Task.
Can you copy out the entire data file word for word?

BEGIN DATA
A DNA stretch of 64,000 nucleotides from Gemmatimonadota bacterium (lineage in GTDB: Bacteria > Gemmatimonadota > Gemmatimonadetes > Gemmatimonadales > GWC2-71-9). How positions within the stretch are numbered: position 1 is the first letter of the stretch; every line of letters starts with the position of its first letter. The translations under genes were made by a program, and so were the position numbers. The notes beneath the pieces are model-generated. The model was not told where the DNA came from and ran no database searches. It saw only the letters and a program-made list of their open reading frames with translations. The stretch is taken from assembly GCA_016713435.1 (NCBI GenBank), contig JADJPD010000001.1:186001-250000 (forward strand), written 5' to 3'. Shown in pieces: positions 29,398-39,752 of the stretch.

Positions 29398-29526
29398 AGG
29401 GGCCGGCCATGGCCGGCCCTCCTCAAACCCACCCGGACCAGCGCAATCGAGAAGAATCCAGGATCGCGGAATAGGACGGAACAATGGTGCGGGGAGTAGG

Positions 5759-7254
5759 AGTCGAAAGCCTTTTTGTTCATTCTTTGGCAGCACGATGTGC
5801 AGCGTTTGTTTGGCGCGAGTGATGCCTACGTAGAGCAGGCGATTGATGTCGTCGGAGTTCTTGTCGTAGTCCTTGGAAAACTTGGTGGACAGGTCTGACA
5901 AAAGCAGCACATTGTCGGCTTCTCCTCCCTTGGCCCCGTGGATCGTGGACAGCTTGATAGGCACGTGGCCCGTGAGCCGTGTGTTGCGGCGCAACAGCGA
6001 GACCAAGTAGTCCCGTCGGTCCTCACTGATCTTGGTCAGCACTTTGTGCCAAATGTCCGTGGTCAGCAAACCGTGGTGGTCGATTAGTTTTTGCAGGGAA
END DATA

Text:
A DNA stretch of 64,000 nucleotides from Gemmatimonadota bacterium (lineage in GTDB: Bacteria > Gemmatimonadota > Gemmatimonadetes > Gemmatimonadales > GWC2-71-9). How positions within the stretch are numbered: position 1 is the first letter of the stretch; every line of letters starts with the position of its first letter. The translations under genes were made by a program, and so were the position numbers. The notes beneath the pieces are model-generated. The model was not told where the DNA came from and ran no database searches. It saw only the letters and a program-made list of their open reading frames with translations. The stretch is taken from assembly GCA_016713435.1 (NCBI GenBank), contig JADJPD010000001.1:186001-250000 (forward strand), written 5' to 3'. Shown in pieces: positions 29,398-39,752 of the stretch.

Positions 29398-29526
29398 AGG
29401 GGCCGGCCATGGCCGGCCCTCCTCAAACCCACCCGGACCAGCGCAATCGAGAAGAATCCAGGATCGCGGAATAGGACGGAACAATGGTGCGGGGAGTAGG

Positions 5759-7254
5759 AGTCGAAAGCCTTTTTGTTCATTCTTTGGCAGCACGATGTGC
5801 AGCGTTTGTTTGGCGCGAGTGATGCCTACGTAGAGCAGGCGATTGATGTCGTCGGAGTTCTTGTCGTAGTCCTTGGAAAACTTGGTGGACAGGTCTGACA
5901 AAAGCAGCACATTGTCGGCTTCTCCTCCCTTGGCCCCGTGGATCGTGGACAGCTTGATAGGCACGTGGCCCGTGAGCCGTGTGTTGCGGCGCAACAGCGA
6001 GACCAAGTAGTCCCGTCGGTCCTCACTGATCTTGGTCAGCACTTTGTGCCAAATGTCCGTGGTCAGCAAACCGTGGTGGTCGATTAGTTTTTGCAGGGAA